Sources told Apple fansite iMore that the aggressively-priced tablet will launch in October this year, with Apple potentially selling the sub-$250 tablet at a loss in order to leave no room for competition.

With Apple sitting on cash reserves of $100bn, the tech giant should at least be able to stomach such a move financially.

iMore reported: ‘Today’s claim says that Apple is going to step-up the pressure on Android tablet manufacturers with an iPad mini that will sell for a surprisingly low $200-250.

‘That’s a bit hard to accept in the light of the other major claim this rumor makes, that the iPad mini will keep the full-sized iPad’s 2048×1536 resolution.

‘If this is true, Apple might have to take a serious cut to its margins, if not sell the mini at a loss. Considering the kind of cash Apple has on hand, though, it might be willing to take the hit just to help kill-off competition from Android tablets.’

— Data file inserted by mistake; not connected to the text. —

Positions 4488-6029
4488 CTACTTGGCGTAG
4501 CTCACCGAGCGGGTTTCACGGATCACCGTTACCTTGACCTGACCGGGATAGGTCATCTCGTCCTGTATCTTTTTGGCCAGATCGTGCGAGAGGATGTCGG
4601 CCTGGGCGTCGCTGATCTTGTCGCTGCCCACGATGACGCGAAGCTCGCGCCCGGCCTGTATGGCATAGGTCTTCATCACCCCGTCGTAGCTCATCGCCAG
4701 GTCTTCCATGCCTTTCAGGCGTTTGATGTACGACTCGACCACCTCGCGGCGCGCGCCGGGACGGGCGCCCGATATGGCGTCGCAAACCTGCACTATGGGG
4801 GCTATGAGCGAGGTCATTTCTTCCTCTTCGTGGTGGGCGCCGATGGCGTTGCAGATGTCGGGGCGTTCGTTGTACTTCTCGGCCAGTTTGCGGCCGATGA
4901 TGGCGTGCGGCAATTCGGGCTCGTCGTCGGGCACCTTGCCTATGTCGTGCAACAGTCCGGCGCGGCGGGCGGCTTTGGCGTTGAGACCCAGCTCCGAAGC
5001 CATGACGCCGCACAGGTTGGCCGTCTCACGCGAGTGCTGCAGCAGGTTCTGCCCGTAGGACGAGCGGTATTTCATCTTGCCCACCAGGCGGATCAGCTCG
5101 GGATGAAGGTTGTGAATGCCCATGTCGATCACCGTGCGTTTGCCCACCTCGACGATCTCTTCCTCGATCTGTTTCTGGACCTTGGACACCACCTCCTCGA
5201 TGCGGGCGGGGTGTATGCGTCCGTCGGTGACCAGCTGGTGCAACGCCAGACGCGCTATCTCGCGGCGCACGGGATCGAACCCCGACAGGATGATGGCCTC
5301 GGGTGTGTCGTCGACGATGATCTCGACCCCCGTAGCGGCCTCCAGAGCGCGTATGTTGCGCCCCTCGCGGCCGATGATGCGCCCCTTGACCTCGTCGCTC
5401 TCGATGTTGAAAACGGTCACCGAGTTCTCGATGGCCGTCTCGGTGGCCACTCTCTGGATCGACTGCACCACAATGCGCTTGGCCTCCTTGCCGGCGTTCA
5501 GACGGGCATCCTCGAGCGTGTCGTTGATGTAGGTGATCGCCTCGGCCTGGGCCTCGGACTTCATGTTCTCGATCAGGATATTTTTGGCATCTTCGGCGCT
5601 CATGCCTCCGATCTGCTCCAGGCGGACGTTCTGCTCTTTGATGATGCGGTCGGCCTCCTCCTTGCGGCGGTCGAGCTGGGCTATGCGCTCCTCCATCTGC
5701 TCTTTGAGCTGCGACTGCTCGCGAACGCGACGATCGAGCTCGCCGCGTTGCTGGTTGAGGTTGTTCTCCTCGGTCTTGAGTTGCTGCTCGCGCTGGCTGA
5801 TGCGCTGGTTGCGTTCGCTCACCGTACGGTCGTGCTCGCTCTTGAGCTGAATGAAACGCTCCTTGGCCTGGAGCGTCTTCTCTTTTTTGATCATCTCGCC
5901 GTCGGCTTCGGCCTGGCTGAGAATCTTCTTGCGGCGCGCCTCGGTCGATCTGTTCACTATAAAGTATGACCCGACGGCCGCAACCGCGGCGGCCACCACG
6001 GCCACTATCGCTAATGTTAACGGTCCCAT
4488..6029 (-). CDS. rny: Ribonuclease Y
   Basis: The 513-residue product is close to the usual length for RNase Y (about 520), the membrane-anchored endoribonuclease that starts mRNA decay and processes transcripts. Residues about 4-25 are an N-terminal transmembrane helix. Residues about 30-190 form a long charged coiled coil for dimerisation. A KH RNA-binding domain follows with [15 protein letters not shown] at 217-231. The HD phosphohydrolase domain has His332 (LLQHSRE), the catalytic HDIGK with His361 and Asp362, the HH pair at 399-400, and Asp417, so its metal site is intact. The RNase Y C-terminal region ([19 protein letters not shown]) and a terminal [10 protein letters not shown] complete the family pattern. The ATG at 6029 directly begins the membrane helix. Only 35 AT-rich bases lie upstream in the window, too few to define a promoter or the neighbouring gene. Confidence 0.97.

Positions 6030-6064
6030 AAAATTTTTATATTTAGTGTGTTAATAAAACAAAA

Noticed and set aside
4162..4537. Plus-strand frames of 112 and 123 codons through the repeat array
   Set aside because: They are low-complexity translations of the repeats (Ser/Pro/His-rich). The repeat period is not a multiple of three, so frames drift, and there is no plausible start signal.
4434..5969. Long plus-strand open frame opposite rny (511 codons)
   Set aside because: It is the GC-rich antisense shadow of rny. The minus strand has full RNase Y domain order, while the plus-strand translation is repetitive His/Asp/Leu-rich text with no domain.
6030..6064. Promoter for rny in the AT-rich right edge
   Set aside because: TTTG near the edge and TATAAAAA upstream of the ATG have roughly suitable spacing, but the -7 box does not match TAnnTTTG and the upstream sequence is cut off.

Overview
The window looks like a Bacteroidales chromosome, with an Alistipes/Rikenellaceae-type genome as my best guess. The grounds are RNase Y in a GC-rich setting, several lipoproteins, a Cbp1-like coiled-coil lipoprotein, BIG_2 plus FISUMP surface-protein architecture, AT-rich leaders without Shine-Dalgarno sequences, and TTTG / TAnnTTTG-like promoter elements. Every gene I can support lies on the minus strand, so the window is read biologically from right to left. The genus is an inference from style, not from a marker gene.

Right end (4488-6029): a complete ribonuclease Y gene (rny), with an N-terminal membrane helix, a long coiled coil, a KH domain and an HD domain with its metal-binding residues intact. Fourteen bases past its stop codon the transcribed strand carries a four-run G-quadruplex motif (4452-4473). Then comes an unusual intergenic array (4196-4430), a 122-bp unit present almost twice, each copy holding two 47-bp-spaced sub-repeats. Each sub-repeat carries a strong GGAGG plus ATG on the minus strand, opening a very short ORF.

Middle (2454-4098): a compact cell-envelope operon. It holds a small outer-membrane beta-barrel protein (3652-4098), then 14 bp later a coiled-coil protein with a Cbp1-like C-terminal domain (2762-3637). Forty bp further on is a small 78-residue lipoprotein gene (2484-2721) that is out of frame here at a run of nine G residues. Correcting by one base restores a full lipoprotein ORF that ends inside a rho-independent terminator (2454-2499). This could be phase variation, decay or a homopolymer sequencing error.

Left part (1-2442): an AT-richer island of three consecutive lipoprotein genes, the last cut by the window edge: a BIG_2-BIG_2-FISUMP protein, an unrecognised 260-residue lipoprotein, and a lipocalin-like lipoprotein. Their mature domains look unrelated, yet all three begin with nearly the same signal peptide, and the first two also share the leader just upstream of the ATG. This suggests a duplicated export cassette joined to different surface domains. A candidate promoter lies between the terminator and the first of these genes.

If the iPad sells for $250 in the States, that would translate to £150 in the UK, although whether Apple would respect currency rates is up for debate.

With the screen as a premium feature, it is likely sacrifices will be made in other parts of the tablet, such as reduced storage space of, for instance, 8GB for your apps, videos and music.

This will likely cause issues for users as that amount of space will be used up quickly, marking this out as very much a budget tablet.

More…

However, it will also appeal to people who want an iPad for casual browsing and occasional use of apps and movies, but who are not willing to shell out £400 for the bigger brother.

iMore and another website, Daring Fireball, have separately heard that Apple has already built the seven-inch device, and the only decision left is whether to ‘go to market’.

Both iMore and Daring Fireball have proven to be reliable sources of internal Apple discussions in the past.

Something new to the table(t): Previously there has only been two flavours of iPad - black and white

Something new to the table(t): Previously there has only been two flavours of iPad – black and white